"Is macroeconomics bankrupt?"
Economists assembled in Washington for the annual meetings of the American Economic Association asked that question of key speakers last week. Some of the professionals clearly worry as much as the public about whether economists can deal with the major economic issues now facing the nation: persistent inflation and sluggish productivity.
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But the economists and economics presently guiding President Reagar came in for widespread criticism. Supply-side economics may have achieved political respectability, but it appeared a long way from professionally respectable last week.
Supply-side claims amounted to "wizardly" even if the policy recommendations were good economics, conservative economist Martin Feldstein said. Others heaped scorn on the view that large tax cuts could pay for themselves, and many blamed the supply side faith for huge looming budget deficits, which, they said, could undo much of the intended good from investment incentives and tax cuts.
Budget deficits were on everyone's mind. The theory that the federal budget should always be in balance may have "just about received the coup de grace from the most conservative administration" in many years, as former Nixon adviser Herbert Stein remarked. But concern about prospective federal deficits has spread from traditional conservatives to many Democrats and others who used to worry less.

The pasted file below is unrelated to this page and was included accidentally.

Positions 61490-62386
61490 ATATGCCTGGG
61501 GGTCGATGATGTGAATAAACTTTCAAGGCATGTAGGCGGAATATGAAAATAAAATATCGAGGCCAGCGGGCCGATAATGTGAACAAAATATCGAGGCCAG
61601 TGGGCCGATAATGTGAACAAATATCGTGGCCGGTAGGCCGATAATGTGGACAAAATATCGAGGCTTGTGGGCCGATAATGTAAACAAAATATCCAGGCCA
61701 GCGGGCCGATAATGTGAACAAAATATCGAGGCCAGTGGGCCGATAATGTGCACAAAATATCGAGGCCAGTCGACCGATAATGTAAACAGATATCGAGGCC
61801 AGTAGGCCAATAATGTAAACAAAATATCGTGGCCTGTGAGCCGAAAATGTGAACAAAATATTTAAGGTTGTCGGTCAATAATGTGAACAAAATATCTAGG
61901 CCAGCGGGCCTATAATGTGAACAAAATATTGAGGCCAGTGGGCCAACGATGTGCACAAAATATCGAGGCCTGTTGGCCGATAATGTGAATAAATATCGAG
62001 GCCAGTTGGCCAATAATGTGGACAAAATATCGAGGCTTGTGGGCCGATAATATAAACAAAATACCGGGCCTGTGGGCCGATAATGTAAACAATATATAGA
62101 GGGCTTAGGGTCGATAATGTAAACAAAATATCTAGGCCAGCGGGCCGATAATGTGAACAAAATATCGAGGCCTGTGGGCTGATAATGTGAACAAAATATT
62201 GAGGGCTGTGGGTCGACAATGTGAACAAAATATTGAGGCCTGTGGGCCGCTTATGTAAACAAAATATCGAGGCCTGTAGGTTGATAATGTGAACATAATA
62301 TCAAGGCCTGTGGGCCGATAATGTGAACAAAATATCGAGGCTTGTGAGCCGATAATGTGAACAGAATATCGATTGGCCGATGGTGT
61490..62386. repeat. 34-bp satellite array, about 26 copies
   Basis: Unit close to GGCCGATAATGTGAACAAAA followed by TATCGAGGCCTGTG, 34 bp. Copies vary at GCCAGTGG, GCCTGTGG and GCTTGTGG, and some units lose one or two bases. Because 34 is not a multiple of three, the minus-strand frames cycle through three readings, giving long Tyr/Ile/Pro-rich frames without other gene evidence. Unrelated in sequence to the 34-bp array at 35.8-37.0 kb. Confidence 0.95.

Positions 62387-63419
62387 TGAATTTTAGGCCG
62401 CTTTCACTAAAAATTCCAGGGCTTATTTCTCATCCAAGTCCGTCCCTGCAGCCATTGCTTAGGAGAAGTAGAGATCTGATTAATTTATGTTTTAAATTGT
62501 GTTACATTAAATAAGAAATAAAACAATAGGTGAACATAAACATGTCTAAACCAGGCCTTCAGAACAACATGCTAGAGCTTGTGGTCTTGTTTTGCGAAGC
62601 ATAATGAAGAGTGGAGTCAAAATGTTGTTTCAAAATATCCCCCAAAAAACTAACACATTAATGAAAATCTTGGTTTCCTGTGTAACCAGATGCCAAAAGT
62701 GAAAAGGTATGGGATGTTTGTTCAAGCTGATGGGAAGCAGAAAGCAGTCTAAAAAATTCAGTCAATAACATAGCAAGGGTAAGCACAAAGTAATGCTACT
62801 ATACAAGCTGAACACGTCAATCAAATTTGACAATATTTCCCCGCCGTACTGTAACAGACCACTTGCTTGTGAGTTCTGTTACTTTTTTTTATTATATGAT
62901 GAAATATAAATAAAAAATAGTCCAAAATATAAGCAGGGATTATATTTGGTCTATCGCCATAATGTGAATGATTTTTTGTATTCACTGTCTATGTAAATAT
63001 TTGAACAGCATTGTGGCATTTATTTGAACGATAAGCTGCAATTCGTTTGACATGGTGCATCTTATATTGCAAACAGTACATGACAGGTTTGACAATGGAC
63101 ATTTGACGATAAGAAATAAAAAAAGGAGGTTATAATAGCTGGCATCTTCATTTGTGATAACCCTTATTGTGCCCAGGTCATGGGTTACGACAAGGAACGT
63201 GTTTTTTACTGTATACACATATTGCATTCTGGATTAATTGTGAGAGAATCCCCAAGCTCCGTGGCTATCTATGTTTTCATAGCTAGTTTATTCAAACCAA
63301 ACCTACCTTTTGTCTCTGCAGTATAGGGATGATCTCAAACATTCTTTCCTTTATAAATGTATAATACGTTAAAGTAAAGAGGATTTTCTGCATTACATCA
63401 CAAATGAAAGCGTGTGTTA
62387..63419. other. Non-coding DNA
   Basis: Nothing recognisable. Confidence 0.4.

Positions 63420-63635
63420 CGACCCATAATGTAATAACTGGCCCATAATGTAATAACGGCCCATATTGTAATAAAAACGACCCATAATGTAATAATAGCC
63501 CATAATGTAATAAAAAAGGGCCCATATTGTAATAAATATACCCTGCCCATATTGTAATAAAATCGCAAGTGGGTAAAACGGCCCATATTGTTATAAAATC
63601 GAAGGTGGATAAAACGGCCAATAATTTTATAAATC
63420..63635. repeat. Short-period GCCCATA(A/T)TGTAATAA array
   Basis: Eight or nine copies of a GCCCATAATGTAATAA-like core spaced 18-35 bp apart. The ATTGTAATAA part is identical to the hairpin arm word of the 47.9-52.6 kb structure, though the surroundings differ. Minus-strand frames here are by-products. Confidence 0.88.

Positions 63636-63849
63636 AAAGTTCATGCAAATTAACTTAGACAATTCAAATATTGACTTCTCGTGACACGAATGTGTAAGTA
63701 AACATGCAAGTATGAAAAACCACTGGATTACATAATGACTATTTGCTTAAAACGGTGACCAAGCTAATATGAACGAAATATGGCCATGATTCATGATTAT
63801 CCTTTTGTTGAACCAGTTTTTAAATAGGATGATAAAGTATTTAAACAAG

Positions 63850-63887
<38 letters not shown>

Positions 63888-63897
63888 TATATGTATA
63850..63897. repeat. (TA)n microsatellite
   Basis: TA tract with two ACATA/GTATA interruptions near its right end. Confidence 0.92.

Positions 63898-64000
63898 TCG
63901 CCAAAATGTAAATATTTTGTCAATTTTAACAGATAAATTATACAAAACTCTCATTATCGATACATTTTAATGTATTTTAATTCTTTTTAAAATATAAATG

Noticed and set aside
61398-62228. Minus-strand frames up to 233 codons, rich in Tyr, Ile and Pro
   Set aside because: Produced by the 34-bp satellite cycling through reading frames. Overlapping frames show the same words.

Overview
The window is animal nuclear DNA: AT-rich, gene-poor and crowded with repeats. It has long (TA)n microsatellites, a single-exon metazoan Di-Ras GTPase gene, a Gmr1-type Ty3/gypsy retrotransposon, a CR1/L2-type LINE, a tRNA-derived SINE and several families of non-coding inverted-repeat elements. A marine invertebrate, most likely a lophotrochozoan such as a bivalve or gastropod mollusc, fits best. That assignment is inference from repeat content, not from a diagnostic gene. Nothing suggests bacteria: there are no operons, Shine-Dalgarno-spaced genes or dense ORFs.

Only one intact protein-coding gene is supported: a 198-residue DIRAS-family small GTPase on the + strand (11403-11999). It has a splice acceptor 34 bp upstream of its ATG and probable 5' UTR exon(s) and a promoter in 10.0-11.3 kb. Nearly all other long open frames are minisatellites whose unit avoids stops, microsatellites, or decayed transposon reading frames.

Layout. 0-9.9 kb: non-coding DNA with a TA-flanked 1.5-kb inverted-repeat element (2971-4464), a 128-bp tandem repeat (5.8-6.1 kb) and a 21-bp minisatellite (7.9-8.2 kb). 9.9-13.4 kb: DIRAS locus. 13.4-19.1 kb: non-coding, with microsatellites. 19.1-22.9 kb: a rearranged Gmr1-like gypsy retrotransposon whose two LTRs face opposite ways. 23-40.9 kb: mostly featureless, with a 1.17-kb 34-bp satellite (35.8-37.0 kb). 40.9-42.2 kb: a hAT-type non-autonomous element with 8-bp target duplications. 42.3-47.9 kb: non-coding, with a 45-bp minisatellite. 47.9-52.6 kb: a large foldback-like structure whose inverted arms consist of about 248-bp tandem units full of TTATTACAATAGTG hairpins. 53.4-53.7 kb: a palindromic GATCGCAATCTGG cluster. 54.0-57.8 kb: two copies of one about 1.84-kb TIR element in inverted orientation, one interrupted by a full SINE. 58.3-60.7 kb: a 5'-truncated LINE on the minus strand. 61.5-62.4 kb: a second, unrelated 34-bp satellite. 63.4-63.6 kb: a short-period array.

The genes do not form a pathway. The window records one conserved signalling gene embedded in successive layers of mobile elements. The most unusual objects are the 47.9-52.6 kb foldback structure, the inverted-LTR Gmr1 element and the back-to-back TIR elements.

Murray Weidenbaum, chairman of the Council of Economic Advisers, remarked rather sourly on this to a Congressional Budget Office Director Alice Rivlin and others insisted that deficit-reducing measures, most likely including tax increases, would be necessary for 1983 and 1984. "Apparently," said Weidenbaum, "the folks who invented deficit spending are now rather late in life developing concerns about the government's red ink."
But the reason for preoccupation with deficits is not hard to find. With no policy changes -- in the form of further spending cuts or tax increases -- the federal deficit is set to rise to historic highs next year and thereafter.
And Reagan's opposition to tax increases makes many fear there will not be sufficient money-saving measures to bring down the government's borrowing to tolerable levels. Rivlin declared to one group that "fiscal drag [whereby federal revenues go up automatically with inflation and an expanding economy] is dead."
The days when Congress and the administration could rely confidently on rising revenues to pay for expanding government, and when the AEA would regularly discuss the problem of this "fiscal drag," were decidedly over, she said. Now, new procedures to ensure adequate control over budget expenditures are needed, along with "drastic action" next year to narrow the deficit.
Even Feldstein, one of the most avid tax-cutters, agreed that more taxes should be raised than under Reagan's present plan. He suggested postponing the last 10 percent cut in the personal income tax from mid-1983 to 1984 or splitting it between 1984 and 1985. Too large a federal deficit could push interest rates so high as to counteract the business investment tax incentives also approved by Congress last summer, he warned.